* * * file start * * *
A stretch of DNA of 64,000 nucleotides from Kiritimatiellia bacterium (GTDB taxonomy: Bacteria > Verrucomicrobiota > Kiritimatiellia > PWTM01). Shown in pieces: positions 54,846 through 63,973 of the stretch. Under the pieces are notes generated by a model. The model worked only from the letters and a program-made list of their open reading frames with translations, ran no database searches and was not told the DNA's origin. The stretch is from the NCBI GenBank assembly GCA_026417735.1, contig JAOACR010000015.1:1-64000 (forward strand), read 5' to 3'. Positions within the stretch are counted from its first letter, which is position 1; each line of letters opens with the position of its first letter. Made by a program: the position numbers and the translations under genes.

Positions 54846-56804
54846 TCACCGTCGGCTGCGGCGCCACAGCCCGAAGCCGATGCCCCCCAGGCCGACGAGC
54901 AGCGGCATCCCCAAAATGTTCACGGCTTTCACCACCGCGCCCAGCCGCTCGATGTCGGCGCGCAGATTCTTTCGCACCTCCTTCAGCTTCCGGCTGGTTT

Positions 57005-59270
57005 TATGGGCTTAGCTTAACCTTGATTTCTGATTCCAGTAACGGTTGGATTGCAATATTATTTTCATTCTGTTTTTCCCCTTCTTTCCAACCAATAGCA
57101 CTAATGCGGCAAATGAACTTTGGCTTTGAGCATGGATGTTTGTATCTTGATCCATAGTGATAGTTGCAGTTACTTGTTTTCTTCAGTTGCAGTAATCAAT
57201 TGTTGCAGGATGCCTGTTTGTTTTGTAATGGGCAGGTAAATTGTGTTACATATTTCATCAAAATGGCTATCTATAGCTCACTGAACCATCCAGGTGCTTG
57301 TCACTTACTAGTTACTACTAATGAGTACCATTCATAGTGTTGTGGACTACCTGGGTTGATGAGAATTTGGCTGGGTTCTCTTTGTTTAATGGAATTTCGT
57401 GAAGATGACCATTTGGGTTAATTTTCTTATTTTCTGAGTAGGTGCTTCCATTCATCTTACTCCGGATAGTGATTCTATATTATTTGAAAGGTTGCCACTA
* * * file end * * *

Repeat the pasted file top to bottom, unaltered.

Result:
A stretch of DNA of 64,000 nucleotides from Kiritimatiellia bacterium (GTDB taxonomy: Bacteria > Verrucomicrobiota > Kiritimatiellia > PWTM01). Shown in pieces: positions 54,846 through 63,973 of the stretch. Under the pieces are notes generated by a model. The model worked only from the letters and a program-made list of their open reading frames with translations, ran no database searches and was not told the DNA's origin. The stretch is from the NCBI GenBank assembly GCA_026417735.1, contig JAOACR010000015.1:1-64000 (forward strand), read 5' to 3'. Positions within the stretch are counted from its first letter, which is position 1; each line of letters opens with the position of its first letter. Made by a program: the position numbers and the translations under genes.

Positions 54846-56804
54846 TCACCGTCGGCTGCGGCGCCACAGCCCGAAGCCGATGCCCCCCAGGCCGACGAGC
54901 AGCGGCATCCCCAAAATGTTCACGGCTTTCACCACCGCGCCCAGCCGCTCGATGTCGGCGCGCAGATTCTTTCGCACCTCCTTCAGCTTCCGGCTGGTTT

Positions 57005-59270
57005 TATGGGCTTAGCTTAACCTTGATTTCTGATTCCAGTAACGGTTGGATTGCAATATTATTTTCATTCTGTTTTTCCCCTTCTTTCCAACCAATAGCA
57101 CTAATGCGGCAAATGAACTTTGGCTTTGAGCATGGATGTTTGTATCTTGATCCATAGTGATAGTTGCAGTTACTTGTTTTCTTCAGTTGCAGTAATCAAT
57201 TGTTGCAGGATGCCTGTTTGTTTTGTAATGGGCAGGTAAATTGTGTTACATATTTCATCAAAATGGCTATCTATAGCTCACTGAACCATCCAGGTGCTTG
57301 TCACTTACTAGTTACTACTAATGAGTACCATTCATAGTGTTGTGGACTACCTGGGTTGATGAGAATTTGGCTGGGTTCTCTTTGTTTAATGGAATTTCGT
57401 GAAGATGACCATTTGGGTTAATTTTCTTATTTTCTGAGTAGGTGCTTCCATTCATCTTACTCCGGATAGTGATTCTATATTATTTGAAAGGTTGCCACTA